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Detector Characterisation (Broadband noise)
ruggi - 17:12 Tuesday 26 November 2019 (47797) Print this report
About OgCAVITIES

A decrease of OgCAVITES is often associated to a decrease of sensitivity. Starting from thurday 21 in the evening and in the following hours, such a situation was quite clear. In fig 1 we can see the Range_BNS going down together with OgCAVITIES, while other possible sources of problems where more stable (OgPR, microseism). The difference visible in the sensitivity at the beginning and at the end of that period was relevant below 100 Hz (fig. 2), not the typical situation of a 'flat noise' growing up. This is something already observed during O3a, and reported in the logbook at least twice (but I'm not able to find the entries). I tried to fit the difference, and I found something going as 1/f^1.3 (fig 3). Looking at band-rms of hrec in some clean region below 100 Hz, one can see that there was a gradual worsening for each of them (fig 4).

Some statistics over O3b data have been done, taking into account only locks in stable conditions (at least 1 hours and half after the beginning, excluding also the glitches).

Fig 5: Range_BNS vs OgCAVITIES. Low OgCAVITIES often corresponds to low Range

FIg 6: OgCAVITIES vs NI temperature. The correlation is quite good. As already known, around 19.57 C there is a good working point, corresponding to low finesse of North Arm.

Fig 7: OgCAVITIES vs WI temperature. Good correlation even there. The good working point 19.88 C is confirmed (corresponding to high finesse of West Arm).

Fig 8: OgCAVITIES vs difference of Arm Finesse (roughly computed, to be checked).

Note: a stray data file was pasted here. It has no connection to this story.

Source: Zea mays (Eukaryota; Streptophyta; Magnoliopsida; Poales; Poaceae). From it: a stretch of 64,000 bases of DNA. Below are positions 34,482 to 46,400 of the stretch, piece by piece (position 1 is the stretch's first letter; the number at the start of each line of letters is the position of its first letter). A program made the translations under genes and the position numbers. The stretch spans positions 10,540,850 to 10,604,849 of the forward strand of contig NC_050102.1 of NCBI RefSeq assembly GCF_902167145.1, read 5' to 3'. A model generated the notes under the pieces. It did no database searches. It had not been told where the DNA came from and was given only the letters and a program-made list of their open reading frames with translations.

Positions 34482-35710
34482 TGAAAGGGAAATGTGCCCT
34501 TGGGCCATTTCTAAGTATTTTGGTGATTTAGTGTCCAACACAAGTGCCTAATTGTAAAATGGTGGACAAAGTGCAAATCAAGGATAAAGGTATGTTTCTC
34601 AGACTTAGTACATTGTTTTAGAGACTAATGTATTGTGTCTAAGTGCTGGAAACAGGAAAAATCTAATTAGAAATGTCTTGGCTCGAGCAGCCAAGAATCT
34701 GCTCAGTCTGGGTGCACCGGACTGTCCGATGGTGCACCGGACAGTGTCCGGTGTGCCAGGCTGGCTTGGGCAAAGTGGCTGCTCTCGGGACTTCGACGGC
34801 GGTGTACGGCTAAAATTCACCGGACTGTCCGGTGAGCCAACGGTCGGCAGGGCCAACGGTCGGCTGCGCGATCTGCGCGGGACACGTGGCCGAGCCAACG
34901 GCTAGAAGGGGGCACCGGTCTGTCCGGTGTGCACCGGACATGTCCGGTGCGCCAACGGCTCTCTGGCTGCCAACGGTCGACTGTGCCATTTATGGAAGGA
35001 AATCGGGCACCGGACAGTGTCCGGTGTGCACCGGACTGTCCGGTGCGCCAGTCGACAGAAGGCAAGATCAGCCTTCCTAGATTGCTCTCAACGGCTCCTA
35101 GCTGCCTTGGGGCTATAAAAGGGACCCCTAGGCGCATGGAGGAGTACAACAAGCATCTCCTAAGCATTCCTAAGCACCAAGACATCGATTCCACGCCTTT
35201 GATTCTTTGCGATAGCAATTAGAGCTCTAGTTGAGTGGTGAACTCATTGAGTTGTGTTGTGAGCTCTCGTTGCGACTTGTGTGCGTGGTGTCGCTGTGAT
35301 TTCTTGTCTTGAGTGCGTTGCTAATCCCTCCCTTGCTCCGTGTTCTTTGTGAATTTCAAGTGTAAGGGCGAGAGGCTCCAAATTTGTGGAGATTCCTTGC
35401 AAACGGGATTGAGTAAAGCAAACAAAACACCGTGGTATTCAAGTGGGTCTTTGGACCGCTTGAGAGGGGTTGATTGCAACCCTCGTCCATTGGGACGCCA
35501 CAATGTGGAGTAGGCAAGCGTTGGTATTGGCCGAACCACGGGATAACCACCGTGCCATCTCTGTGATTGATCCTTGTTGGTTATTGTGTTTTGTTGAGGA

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mwas - 8:24 Wednesday 27 November 2019 (47803) Print this report

In this logbook entry, there is an example of additional noise at then end of May and beginning of June. The additional noise had also a 1/f shape. It wasn't fitted using a numerical code, just by looking at the spectrum, so it may well be better approximated by 1/f^1.3. It would be good to do the fit for the May/June data, to see if the slope is the same as what is observed right now.

ruggi - 12:57 Monday 02 December 2019 (47834) Print this report

My evaluation of the slope -1.3 was just by eye too.

Here an attempt to estimate more precisely the contribution of a 1/f^1.x noise for different values of OgCAVITIES is done. Form O3b data, some segments has been selected according to the following criteria:

1) OgCAVITIES inside a certain interval;

2) low microseism (ENV_CEB_SEIS_N_50Hz_rms_0.1_1Hz<2e6);

3) low wind (ENV_METEO_WIND_SPD<25);

4) Range_BNS above a certain value (Hrec_Range_BNS>BNSmax - 2, where BNSmax is the larges value in the data that meet the criteria 1), 2), 3);

5) segments lasting at least 40 s.

Four intervals of OgCAVITIES have been selected. In fig 1 the mean value of Range_BNS for each segment is shown. OgCAVITIES has a systematic impact on the range, as already shown in a different way.

Fig 2: the spectral density, averaged over all the segments, for each OgC interval. The excess noise starts to be evident below 90 Hz.

Fig 3: the quadratic difference between the worst case and the best case. A certain shape can be recognized. I still do not know how to compute correctly that slope, but I see that -1.5 looks not bad.

More than the slope of the noise, we should try to understand if that noise is still present in the optimal condition. In my opinion, the answer is yes. In fig 4 we can see what happens if we subtract a certain amount of that noise from the curves in the best and worst case. This is not a demonstration. only a consistency check of the hypothesis.

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